Transatlantic Tactics: North or South?
Published on November 26th, 2017
(November 26, 2017; Day 2) – After the first night at sea in the RORC Transatlantic Race, the vast majority of the international fleet were north of the Canary Islands, negotiating the wind shadow of Gran Canaria and Tenerife created by the unusual southerly wind.
Ludde Ingvall’s Australian Maxi CQS leads the fleet on the water and having now raced over 200 miles and left Tenerife to port, as required by the Sailing Instructions, the next mark of the course is 3,000 miles away. CQS now looks to be taking a different tactical option by leaving La Palma to starboard and going south in a divergence route to the rest of the fleet.
Two yachts have broken away from the chasing pack and look to be heading for the low pressure system north of the rhumb line. The centre of the low is 500 miles away, but they are already feeling the effect as the wind direction and speed becomes unstable, with torrential rain very likely.
Jens Kellinghusen’s German Ker 56 Varuna leads the charge, nine miles ahead of Eric de Turckheim’s French Nivelt -Muratet 54 Teasing Machine. Of the Maxi yachts, Roman Guerra’s Volvo 70 Monster Project is by far the most northerly yacht, whilst Jochen Bovenkamp’s Marten 72 Aragon is going well, pulling ahead of Canadian Southern Wind 96 Sorceress, skippered by Daniel Stump.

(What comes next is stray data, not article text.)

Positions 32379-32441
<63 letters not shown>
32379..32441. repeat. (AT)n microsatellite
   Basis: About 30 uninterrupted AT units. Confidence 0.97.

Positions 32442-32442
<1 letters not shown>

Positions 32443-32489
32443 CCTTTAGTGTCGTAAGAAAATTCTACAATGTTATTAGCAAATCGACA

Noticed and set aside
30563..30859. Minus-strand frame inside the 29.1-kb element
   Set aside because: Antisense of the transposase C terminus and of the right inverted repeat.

Bo Teichmann & Thomas Jungblut’s German Elliott 52 Outsider is showing great pace, keeping up with the Maxis. Mathias Mueller von Blumencron’s German Class40 Red has pulled out a two mile lead on Berthold and Tobias Brinkmann’s German Class40 MarieJo.
Racing in IRC One, French Class40 Sensation, skippered by Kai Weeks has put in a good start to lead the class. Friedrich Boehnert’s Xp-50 Lunatix and Bjoerne Woge’s Andrews 56 Broader View Hamburg are already locked in a close duel with the two German yachts both 22 miles behind the class leader.
In IRC Two, 50ft Bermudan Cutter Gemervescence, skippered by RORC Commodore Steven Anderson, is revelling in the reaching conditions, pulling out a 17 mile lead on Richard Palmer’s JPK 10.10 Jangada, which is racing Two Handed.
According to the YB Tracker, Dutch skipper Berry Aarts racing Two Handed with his wife Petra on their Jeanneau 54 No Doubt, has not rounded Fuerteventura to port, which may result in a time penalty for the race.
The fourth edition of the RORC Transatlantic Race started November 25 at Marina Lanzarote, Canary Islands with a record 23 teams racing 3,000 nm to Grenada, West Indies.
Source: Louay Habib, RORC